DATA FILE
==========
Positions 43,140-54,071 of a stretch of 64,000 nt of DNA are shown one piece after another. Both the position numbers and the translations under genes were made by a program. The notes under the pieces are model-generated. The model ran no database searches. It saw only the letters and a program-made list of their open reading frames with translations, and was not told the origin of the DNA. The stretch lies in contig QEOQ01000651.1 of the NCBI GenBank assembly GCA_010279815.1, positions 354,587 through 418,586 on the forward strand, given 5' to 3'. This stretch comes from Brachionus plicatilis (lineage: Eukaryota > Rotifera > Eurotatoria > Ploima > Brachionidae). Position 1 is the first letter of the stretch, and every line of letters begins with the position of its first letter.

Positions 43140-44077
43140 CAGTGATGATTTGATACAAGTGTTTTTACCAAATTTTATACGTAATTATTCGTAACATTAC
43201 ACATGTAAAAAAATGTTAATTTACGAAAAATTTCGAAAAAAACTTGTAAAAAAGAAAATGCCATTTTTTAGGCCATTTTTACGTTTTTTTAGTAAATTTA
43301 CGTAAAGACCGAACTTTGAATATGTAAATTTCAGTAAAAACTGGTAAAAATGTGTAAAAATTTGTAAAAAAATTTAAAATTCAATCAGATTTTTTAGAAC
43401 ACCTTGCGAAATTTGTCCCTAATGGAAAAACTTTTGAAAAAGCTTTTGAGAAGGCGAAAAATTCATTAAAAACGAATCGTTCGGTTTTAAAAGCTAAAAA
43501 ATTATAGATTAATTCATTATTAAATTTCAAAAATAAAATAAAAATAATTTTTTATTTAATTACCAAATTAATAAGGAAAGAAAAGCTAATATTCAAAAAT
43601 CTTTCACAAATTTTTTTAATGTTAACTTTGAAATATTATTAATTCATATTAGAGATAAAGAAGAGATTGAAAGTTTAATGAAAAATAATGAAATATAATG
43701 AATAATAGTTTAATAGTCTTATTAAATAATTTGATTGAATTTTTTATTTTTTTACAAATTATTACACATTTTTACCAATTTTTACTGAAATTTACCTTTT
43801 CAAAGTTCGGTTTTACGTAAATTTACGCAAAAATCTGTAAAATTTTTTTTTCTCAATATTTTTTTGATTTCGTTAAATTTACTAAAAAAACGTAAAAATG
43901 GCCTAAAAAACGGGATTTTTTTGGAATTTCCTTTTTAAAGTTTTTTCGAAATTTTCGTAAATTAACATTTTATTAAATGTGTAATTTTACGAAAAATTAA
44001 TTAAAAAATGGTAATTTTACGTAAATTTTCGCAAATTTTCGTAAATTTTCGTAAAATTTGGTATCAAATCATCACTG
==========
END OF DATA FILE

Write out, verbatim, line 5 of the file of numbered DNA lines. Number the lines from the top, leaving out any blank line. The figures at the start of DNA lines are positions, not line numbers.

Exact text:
43301 CGTAAAGACCGAACTTTGAATATGTAAATTTCAGTAAAAACTGGTAAAAATGTGTAAAAATTTGTAAAAAAATTTAAAATTCAATCAGATTTTTTAGAAC